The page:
The U.S. Department of Transportation’s Federal Transit Administration (FTA) announced 130 awards totaling nearly $1.7 billion from President Biden’s Bipartisan Infrastructure Law for clean bus projects in 46 states and territories, including five in the Bay Area totaling more than $109 million.
Bay Area bus projects include:
- Marin County Transit District: $31,535,000. The Marin County Transit District will receive funding to build an electric bus facility, allowing it to continue investing in infrastructure needed to convert to a zero-emission fleet, and initiate a workforce training program. This project will decrease greenhouse gas emissions and provide more efficient transit operations that serve equity priority communities in Marin County.
- San Francisco Municipal Transportation Agency: $30,128,378. The San Francisco Municipal Transportation Agency will receive funding to buy and install charging equipment at two bus yards to help transition its fleet to battery-electric buses. The project will improve service reliability, state of good repair, and air quality for residents living in and around San Francisco.
- Alameda-Contra Costa Transit District: $25,513,684. AC Transit will receive funding to buy fuel cell-electric buses and retrofit its training and education center to transition to a combined bus maintenance facility and a classroom/laboratory. The project will help train staff on zero-emission bus technologies and improve service and reliability while improving air quality.
- Solano County Transit: $12,458,500. SolTrans will receive funding to buy battery-electric buses and charging equipment and develop a workforce development training program as it plans to convert its entire fixed-route fleet to zero emissions by 2026. The project will improve air quality as well as service reliability and improve transit service for residents in the Solano County cities of Vallejo and Benicia.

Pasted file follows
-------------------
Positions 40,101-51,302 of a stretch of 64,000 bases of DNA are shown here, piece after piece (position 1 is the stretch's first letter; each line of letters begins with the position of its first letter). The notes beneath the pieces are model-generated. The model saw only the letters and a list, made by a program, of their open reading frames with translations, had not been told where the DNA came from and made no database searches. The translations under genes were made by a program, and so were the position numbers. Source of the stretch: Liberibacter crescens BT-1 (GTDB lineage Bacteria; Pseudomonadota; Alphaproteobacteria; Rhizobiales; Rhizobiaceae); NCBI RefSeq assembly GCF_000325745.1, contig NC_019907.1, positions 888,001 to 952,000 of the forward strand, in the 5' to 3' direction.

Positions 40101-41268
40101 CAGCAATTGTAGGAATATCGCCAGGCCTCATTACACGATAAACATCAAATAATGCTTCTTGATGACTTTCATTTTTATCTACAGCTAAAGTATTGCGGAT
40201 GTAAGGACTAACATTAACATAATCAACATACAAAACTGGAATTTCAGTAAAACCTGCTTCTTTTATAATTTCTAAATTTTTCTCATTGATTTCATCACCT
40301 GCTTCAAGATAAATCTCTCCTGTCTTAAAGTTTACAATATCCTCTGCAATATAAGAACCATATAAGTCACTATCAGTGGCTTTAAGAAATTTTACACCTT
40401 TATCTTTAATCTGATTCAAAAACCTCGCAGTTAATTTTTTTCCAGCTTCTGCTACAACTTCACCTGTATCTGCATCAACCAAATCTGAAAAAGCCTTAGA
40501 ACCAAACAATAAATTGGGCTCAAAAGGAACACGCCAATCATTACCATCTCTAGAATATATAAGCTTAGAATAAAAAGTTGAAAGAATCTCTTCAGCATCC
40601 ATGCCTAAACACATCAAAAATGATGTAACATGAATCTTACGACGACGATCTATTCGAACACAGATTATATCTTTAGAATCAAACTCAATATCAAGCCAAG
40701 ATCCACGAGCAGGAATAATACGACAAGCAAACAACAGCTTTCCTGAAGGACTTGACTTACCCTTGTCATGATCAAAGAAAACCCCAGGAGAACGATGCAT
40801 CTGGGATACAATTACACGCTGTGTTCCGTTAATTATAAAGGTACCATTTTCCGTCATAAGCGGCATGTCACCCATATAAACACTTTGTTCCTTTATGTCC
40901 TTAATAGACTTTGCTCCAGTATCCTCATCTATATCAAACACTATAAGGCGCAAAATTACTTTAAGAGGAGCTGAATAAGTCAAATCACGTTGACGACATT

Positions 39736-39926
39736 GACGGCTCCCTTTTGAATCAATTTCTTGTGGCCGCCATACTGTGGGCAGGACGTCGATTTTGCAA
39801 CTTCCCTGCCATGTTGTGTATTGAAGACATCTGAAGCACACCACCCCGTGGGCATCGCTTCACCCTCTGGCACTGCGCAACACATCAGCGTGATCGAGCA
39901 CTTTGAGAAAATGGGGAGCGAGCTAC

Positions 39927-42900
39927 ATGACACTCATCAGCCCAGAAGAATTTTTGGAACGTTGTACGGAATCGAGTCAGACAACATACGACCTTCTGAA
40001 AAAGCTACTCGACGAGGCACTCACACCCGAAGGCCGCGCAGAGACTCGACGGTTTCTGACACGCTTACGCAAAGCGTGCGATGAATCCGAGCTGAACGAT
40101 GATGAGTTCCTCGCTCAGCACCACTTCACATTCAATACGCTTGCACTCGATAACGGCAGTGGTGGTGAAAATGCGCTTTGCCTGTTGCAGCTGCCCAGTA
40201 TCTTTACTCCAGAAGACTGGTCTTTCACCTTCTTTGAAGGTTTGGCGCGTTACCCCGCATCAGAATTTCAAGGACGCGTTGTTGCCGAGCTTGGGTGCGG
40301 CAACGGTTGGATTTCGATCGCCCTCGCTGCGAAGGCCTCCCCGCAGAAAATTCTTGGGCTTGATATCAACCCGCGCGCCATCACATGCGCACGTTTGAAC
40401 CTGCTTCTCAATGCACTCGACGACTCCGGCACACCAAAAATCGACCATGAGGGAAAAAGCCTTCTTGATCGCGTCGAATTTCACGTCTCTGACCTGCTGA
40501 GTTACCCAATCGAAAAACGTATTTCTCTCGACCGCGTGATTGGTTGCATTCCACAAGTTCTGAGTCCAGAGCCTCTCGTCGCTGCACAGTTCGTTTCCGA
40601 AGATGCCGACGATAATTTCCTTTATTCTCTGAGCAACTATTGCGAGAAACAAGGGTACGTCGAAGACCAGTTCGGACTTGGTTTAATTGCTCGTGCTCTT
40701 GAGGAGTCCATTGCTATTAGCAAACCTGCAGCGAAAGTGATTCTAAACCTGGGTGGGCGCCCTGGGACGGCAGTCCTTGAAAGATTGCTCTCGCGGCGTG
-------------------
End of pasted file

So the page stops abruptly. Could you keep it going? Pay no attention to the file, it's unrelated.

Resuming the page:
- City of Santa Rosa: $9,899,120. The City of Santa Rosa's CityBus will receive funding to buy battery-electric buses and charging equipment to replace older diesel buses. The project will improve air quality, safety, reliability and state of good repair in the North Bay.
The overall funding announced this week invests in more than 1,700 American-built buses that will be manufactured with American parts and labor. Nearly half of these buses will be zero-emission models, bringing the total number of zero-emission transit buses funded by the Bipartisan Infrastructure Law over two years to more than 1,800 – and more than doubling the number of zero-emission transit buses on America’s roadways. Many of the grant recipients have pledged to buy standardized buses and vans and avoid customization, which will result in faster delivery and lower costs.